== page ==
Cattail Chronicles: Spring 2018 Edition

Cattail Chronicles: Issues Affecting the Surface Waters of Lake County

Volume 25, Issue 2 | Spring 2018

Behind the Volunteer Lake Monitoring Program

VLMP Don Wilson canoes to the sample site on Hastings Lake

As spring and summer are just around the corner, many volunteers in Lake County get ready to start their lake monitoring through the Volunteer Lake Monitoring Program (VLMP). The VLMP, established by the Illinois Environmental Protection Agency in 1981, uses volunteers to collect baseline water quality data for many of our inland lakes. Volunteers come from all walks of life and do not need any prior lake monitoring experience. Don Wilson, an active volunteer lake monitor for Hastings and Fourth lake in Northern Lake County shares his reasons for participating in the program:

"There are a lot of reasons that I enjoy participating in the Volunteer Lake Monitoring Program. I have always enjoyed both exploring and canoeing. The VLMP provides an opportunity to explore a lake and to learn more about the lake ecology. Each monitoring visit is an adventure, never knowing what you may see or what changes in the lake have occurred. Over the past few years I have learned where the "weed beds" are, when and where the fish spawn, and where the turtles are most likely to sun. I have been able to see how the weather impacts the lake and surrounding area.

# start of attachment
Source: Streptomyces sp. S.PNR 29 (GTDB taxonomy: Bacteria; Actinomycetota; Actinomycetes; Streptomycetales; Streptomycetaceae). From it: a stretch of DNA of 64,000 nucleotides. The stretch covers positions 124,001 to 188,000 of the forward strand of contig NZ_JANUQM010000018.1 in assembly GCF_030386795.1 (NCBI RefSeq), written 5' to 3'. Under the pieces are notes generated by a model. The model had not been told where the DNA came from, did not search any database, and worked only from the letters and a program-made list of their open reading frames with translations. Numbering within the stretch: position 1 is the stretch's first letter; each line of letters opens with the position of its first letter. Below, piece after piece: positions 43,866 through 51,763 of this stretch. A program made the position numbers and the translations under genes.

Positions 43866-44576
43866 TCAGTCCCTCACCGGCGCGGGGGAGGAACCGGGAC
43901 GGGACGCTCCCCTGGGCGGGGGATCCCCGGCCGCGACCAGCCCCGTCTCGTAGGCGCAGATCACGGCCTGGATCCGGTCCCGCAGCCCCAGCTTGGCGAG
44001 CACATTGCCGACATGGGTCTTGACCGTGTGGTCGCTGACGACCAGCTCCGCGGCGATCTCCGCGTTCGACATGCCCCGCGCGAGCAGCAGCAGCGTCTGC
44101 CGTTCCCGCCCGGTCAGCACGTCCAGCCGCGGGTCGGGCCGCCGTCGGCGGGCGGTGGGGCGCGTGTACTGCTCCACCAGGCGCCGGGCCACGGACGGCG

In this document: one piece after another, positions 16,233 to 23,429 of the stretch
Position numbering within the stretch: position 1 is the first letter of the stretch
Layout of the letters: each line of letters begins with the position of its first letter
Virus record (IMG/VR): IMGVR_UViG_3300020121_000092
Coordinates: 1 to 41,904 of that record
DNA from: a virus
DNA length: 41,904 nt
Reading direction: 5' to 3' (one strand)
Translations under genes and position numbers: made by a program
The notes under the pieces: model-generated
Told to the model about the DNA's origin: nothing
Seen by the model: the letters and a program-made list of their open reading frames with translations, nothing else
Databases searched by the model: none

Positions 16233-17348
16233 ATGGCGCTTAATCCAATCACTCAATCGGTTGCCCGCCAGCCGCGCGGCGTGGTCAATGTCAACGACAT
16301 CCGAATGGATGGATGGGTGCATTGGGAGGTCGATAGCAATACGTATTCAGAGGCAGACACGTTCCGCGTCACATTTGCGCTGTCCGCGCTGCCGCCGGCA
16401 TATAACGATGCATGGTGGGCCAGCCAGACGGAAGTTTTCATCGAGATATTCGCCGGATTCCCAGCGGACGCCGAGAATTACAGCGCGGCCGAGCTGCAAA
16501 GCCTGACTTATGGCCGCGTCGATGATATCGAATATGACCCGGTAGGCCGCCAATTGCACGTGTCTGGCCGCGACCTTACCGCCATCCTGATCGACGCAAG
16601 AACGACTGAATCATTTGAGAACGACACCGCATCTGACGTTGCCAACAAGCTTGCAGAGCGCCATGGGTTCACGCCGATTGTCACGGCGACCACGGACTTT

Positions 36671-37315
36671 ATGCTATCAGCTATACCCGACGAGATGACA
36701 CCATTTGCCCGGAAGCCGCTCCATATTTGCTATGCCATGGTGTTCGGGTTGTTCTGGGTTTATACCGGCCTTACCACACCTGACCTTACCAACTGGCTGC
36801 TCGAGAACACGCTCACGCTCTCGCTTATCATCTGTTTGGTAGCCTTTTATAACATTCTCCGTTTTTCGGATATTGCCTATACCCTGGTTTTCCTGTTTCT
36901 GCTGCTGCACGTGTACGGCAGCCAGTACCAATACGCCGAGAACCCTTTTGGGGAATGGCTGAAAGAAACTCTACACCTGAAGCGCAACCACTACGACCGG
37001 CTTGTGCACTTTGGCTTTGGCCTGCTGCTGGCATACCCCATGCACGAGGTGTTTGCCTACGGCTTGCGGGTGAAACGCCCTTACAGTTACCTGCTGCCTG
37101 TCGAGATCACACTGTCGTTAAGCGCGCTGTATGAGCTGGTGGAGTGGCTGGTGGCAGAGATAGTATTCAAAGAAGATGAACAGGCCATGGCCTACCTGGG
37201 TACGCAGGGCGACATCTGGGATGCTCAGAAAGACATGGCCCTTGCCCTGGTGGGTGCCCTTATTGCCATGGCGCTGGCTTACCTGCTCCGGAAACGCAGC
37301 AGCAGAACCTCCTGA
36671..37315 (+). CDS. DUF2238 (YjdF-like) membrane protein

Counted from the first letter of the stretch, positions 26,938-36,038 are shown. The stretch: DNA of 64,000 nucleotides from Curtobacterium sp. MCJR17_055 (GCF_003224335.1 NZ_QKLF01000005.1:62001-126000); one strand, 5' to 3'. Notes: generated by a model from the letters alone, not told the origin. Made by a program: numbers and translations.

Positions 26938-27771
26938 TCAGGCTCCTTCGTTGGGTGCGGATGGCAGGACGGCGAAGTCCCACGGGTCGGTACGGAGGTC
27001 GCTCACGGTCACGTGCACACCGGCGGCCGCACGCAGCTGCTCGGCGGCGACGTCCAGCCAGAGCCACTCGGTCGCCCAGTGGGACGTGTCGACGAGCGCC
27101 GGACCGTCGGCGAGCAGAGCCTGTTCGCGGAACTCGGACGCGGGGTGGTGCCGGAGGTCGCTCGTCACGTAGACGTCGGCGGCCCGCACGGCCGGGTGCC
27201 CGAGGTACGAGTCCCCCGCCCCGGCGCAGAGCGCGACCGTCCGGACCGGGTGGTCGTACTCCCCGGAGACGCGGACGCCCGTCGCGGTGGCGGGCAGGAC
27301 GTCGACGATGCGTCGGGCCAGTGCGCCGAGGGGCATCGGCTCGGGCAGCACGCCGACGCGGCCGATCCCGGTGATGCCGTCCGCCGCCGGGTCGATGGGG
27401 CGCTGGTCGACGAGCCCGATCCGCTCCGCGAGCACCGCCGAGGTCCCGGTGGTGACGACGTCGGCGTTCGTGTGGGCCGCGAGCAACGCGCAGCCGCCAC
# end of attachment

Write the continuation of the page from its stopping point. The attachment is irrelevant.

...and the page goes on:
The VLMP also compliments other land based monitoring programs I volunteer for. As well as being enjoyable, it is rewarding to know that I am providing water quality data that may not otherwise be gathered. I have chosen to make monitoring a little more interesting by tracking the data I collect and looking for trends and changes over time. I like to look into the topography of the lake, the history of the lake, land use around the lake, and watersheds that impact the lake. I feel like I "know" the lake which in turn gives me a feeling of ownership and responsibility for the lake(s) I monitor. Lastly, I have been able to share my enjoyment with my grandchildren."

It is not too late to join the VLMP for the 2018 season! If you are interested in joining the VLMP program and monitoring your local lake, please contact the Lake County VLMP Coordinator, Alana Bartolai at or (847) 377-8009.

The Power of Partnerships



Partnerships and collaborations are a powerful tool for lake management. Learning from the successes and challenges that other lakes face can help lake managers navigate the tricky process of lake management. One local partnership in Lake County is the Tower Lake Drain Watershed Partnership (TLDP). The TLDP was established in 2012 and was developed to help communities in the watershed collaborate on issues and work together to implement best practice projects outlined in the 9 Lakes Watershed Plan.